On August 5, 2010, a pickup truck driver was travelling down a Missouri interstate. The pickup driver was following behind a truck-tractor. The pickup driver failed to see the truck-tractor slow for a construction zone. The pickup truck rear-ended the truck-tractor. The pickup truck was then rear-ended by a school bus that was, in turn, rear-ended by a second school bus. Two people died and 38 others were injured in the pileup.
The National Transportation Safety Board (“NTSB”), an independent federal agency charged with determining the probable cause of transportation accidents and promoting transportation safety, investigated the Missouri crash. The NTSB’s investigation revealed that the pickup truck driver sent and received 11 text messages in the 11 minutes preceding the accident with the last text being received just moments before the impact.
The Missouri crash was the last in a series of NTSB investigated accidents since 2002 which appeared to have been caused by distracted driving. As a result of data obtained in those investigations, along with the exponential growth in the use of cell phone and portable electronic devices (“PED”), the NTSB has now made an unprecedented call for a nationwide ban on use of cell phones and PED’s while driving. According to the NTSB, “no call, no text, no update is worth a human life.”
Research shows that humans cannot multitask because we are biologically incapable of processing two attention-rich inputs at the same time. (http://brainrules.blogspot.com/2008/03/brain-cannot-multitask_16.html) What we think of as multitasking is really jumping from one task to the next. Our minds prepare to focus on a task, engage in the first task, disengage from that task to engage in a second task, prepare to focus on the second task, engage in the second task, then disengage from the second to re-engage in the first. Each “switch” takes several tenths of a second to perform.
Driving while talking on a cell phone has been compared by some to drunk driving. According to the link cited above, the reaction time of a person using a cell phone while driving is a half-second slower than normal and cell-phone users miss more than half of the visual cues that would be seen by attentive drivers.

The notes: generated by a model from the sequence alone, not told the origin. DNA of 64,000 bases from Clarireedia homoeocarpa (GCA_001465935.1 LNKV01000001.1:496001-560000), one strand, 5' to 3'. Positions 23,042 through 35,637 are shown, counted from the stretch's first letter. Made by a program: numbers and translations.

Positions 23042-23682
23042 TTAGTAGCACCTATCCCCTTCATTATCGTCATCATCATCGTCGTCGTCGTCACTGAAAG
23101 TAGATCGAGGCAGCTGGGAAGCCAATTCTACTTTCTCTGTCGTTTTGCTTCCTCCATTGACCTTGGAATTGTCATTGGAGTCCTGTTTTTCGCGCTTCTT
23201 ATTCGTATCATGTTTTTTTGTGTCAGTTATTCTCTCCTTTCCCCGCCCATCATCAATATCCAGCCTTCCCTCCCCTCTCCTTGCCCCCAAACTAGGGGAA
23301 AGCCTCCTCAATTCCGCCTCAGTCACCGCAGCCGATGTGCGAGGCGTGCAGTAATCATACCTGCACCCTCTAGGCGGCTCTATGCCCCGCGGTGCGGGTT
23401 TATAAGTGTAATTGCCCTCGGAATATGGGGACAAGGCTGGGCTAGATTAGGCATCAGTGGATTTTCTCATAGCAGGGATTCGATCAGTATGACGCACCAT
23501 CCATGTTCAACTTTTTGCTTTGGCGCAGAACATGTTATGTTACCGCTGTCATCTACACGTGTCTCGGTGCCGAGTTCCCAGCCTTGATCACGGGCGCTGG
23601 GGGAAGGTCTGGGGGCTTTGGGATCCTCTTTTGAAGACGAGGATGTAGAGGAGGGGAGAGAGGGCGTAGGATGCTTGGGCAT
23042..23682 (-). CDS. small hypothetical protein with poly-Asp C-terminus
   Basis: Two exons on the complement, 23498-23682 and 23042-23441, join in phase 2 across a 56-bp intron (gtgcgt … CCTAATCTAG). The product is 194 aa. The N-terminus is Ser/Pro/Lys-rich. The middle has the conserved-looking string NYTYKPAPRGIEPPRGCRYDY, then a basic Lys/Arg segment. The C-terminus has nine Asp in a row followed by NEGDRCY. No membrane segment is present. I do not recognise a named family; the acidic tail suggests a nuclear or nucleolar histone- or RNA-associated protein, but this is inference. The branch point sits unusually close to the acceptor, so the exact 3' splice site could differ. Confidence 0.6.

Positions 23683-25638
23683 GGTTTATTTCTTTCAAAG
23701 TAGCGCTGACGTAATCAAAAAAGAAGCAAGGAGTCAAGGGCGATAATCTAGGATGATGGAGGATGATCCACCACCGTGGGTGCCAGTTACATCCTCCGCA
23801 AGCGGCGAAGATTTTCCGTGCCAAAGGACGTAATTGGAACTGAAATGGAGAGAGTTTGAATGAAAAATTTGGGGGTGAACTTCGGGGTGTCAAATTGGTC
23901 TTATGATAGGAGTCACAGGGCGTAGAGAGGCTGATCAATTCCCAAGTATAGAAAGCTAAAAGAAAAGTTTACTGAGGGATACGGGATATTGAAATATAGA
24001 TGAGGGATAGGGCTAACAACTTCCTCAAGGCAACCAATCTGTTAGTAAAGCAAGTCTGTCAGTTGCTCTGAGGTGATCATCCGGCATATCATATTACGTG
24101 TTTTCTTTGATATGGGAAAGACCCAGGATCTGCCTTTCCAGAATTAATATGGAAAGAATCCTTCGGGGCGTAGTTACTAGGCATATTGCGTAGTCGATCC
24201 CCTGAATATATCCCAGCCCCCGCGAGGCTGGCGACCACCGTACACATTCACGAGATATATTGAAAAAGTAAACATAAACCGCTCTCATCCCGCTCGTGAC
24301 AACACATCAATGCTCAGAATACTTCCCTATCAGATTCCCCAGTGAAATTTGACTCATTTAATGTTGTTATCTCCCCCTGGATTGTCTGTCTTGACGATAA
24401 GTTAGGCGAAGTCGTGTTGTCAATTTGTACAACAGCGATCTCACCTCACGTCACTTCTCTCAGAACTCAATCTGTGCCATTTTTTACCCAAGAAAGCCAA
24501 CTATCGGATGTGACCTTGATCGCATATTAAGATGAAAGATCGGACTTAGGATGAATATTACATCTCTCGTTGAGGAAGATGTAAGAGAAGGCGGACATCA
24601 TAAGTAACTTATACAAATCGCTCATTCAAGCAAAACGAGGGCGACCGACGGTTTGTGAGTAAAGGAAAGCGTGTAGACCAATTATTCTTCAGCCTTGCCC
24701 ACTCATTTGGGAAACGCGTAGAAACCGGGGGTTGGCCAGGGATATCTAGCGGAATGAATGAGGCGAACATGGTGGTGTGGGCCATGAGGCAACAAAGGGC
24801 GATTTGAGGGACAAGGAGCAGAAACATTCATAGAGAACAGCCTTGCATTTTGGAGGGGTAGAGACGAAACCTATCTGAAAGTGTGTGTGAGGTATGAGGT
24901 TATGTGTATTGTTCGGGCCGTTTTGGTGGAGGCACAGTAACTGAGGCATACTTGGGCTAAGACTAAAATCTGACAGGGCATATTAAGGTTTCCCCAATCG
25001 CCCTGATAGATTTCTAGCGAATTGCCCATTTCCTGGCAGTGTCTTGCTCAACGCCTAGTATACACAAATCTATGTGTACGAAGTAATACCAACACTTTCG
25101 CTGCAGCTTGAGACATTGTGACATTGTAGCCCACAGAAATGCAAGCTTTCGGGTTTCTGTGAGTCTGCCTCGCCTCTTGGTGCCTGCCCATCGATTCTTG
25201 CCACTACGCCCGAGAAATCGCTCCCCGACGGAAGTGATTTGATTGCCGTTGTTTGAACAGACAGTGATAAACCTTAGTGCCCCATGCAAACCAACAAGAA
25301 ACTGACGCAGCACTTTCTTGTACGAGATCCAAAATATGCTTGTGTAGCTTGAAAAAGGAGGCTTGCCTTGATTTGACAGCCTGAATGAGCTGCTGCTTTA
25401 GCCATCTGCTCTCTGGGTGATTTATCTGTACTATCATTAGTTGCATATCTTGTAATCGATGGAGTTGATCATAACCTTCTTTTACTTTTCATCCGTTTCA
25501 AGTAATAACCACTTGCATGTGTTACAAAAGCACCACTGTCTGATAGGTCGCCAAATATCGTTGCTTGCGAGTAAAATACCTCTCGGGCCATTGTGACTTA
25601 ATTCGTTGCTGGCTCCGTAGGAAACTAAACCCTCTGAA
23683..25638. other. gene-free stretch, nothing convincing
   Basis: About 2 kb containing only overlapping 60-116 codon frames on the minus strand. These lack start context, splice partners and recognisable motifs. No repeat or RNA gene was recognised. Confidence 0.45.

Many states have responded to the research on distraction by passing laws that restrict the use of cell phones and the practice of text messaging while driving. Nine states prohibit all drivers from using handheld cell phones. No state bans all cell phone use for all drivers, but many prohibit cell phone use by certain drivers. For example, 30 states ban all cell phone use by novice drivers (ages 16 to 19) and 19 ban use by school bus drivers. 35 states prohibit text messaging for all drivers, an additional seven prohibit it for novice drivers and three prohibit it for school bus drivers. (http://www.ghsa.org/html/stateinfo/laws/cellphone_laws.html)
Alabama, Florida and Georgia, the three states that most of the people reading this drive in, have different laws on the subject. Alabama bans cell phone use and text messaging for 16 year-olds and some 17-year-olds. Florida does not have any type of ban. Georgia bans cell phone use for those under 18 and school bus drivers and bans text messaging for all drivers.
There is a move afoot by some members of Congress to coerce states into passing cell phone restrictions. One approach uses a stick and the other a carrot. Senator Chuck Schumer has proposed “The ALERT Drivers Act” which would instruct the Secretary of Transportation to withhold 25% of a state’s federal highway funding if the state does not enact a texting ban. Senator Jay Rockefeller has proposed “The Distracted Driver Prevention Act” which provides grants to states that enact distracted driving laws.
Some groups have come out against cell phone bans. The National Center for Public Policy and Research, a conservative think tank and policy institute, has published an article suggesting that such laws are indicative of a “Nanny State on Steroids.” According to that group, knee-jerk abolitionist bans on cell phone use are another form of big government intrusion into individual liberties. (http://www.nationalcenter.org/NPA629.html)
A driver is required to watch the road and see what is there to be seen. If the driver does not, even for an instant, other people can be injured or killed as a result. Whether or not a nationwide ban on cell use and texting while driving ever occurs, it would be wise for each of us to take notice of the overwhelming scientific evidence that tells us we are not multitaskers and stop engaging in distracting activities that put others at risk.